I recently picked up a new novel by Brian Doyle, and enjoyed the lyrical writing so very much. “The Plover” is like nothing that I have read before, and was an absolute delight. I recommended it to many friends. Then I decided to read it again, and saw even more in it the second time around.
On the surface, it is about a man who takes his sturdy little boat out on a solo voyage across the Pacific Ocean, without a definite goal or itinerary in mind. He ends up picking up an unusual crew, and has many adventures. As a plot outline, it doesn’t seem too promising, but don’t let this fool you. It is simply beautifully written, and a joy to read, with far deeper meaning than the bare outline of the plot.
For me, it was a piece of literary mental imagery, offering a glimpse of the Kingdom of God, almost like a sort of iconography in a sense.
I saw Mr. Doyle’s ocean as a metaphor for the Kingdom of God, with all of its unknowable secrets and mystery within a very real presence. It was filled with life and wonder and unexpected grace.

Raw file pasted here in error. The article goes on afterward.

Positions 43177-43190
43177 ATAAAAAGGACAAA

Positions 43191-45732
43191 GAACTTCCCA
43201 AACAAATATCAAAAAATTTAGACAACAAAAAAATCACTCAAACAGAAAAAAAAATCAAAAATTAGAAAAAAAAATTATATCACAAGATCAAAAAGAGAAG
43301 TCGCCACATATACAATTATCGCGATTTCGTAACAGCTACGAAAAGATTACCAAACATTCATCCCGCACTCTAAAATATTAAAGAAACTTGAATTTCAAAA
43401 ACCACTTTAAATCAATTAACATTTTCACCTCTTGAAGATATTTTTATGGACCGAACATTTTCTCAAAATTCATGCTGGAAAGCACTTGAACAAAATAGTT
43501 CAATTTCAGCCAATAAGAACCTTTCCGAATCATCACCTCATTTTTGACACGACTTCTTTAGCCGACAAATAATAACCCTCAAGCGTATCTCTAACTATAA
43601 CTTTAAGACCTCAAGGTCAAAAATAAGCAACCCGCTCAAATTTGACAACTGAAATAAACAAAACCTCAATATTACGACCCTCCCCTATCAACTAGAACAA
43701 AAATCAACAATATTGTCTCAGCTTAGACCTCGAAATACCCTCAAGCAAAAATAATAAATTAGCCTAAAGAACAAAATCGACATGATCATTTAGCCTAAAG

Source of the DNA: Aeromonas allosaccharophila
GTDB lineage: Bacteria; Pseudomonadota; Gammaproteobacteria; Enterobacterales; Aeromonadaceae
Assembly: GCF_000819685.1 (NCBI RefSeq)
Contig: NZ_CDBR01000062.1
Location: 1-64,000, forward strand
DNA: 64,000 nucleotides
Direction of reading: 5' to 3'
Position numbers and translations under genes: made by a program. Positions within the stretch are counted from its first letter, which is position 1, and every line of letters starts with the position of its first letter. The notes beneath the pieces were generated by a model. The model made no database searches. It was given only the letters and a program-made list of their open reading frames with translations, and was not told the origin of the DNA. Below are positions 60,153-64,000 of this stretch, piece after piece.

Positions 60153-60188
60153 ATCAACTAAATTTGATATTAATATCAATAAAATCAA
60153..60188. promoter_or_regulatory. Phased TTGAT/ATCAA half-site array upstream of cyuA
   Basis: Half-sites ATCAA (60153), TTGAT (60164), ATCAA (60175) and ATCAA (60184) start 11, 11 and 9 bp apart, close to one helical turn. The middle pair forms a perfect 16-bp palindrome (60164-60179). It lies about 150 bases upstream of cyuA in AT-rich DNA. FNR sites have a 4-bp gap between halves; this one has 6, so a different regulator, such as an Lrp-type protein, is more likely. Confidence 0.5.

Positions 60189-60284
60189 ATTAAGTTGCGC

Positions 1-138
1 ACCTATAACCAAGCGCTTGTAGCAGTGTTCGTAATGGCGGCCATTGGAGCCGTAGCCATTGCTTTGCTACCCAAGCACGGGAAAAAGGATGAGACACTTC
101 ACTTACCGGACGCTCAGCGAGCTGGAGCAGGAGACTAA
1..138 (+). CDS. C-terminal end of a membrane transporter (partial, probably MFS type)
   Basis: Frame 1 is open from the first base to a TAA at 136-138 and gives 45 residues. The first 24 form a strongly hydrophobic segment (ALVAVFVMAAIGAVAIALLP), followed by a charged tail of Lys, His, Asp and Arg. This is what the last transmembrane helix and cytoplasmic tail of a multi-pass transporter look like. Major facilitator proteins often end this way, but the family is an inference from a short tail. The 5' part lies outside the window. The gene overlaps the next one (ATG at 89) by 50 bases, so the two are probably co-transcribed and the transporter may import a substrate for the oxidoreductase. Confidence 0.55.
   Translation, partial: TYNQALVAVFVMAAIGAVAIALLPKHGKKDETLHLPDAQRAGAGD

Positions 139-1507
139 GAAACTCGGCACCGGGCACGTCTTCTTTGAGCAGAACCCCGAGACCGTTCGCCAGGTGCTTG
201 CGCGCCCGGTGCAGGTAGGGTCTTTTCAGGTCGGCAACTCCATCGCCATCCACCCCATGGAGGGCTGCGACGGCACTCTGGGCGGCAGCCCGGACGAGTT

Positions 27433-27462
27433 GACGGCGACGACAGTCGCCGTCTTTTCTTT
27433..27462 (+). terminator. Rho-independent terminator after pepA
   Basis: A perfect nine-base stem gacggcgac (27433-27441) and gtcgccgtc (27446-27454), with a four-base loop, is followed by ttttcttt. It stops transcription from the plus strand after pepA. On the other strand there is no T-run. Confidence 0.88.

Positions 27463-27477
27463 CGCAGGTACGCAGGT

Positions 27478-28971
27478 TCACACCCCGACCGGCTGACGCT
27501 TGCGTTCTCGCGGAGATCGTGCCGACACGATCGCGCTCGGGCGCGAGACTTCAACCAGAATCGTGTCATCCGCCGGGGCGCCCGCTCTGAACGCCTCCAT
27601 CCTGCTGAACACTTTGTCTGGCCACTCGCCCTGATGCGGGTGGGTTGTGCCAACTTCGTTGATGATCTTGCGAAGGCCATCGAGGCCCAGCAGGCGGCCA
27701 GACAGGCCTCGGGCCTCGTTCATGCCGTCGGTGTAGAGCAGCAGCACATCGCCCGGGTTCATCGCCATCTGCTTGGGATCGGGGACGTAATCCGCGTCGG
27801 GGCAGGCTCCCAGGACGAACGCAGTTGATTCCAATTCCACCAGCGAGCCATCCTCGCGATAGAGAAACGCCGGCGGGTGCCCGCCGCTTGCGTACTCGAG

The boat is named The Plover, and is piloted by a bitter, faithless man determined to live his life alone and unencumbered. Sailing along without a definite goal, the boat’s occupants become a community unto itself with all sorts of travelers, so close to heaven yet unable to fathom it despite consulting of charts and sharing of acquired knowledge. It skirted along the outside edge of God’s Kingdom, catching glimpses of beauty and awesomeness, yet mostly remaining outside.
The community onboard was a gathering together of the lost, the angry, the broken, the grieving, the profane, the marginalized, the unnoticed and the outcast, as well as the pure, the loving, and the strong, with every individual having both dark and light within themselves. There was much joy, song, interaction, kindness and mercy shown.
All of creation was embraced and took part in the voyage. There was even a prophet of sorts. Everywhere and every day miracles happen, transformations of the heart and soul occur, and mystery is simply accepted for itself.
I’d love to hear your insights into this book, if you have read it.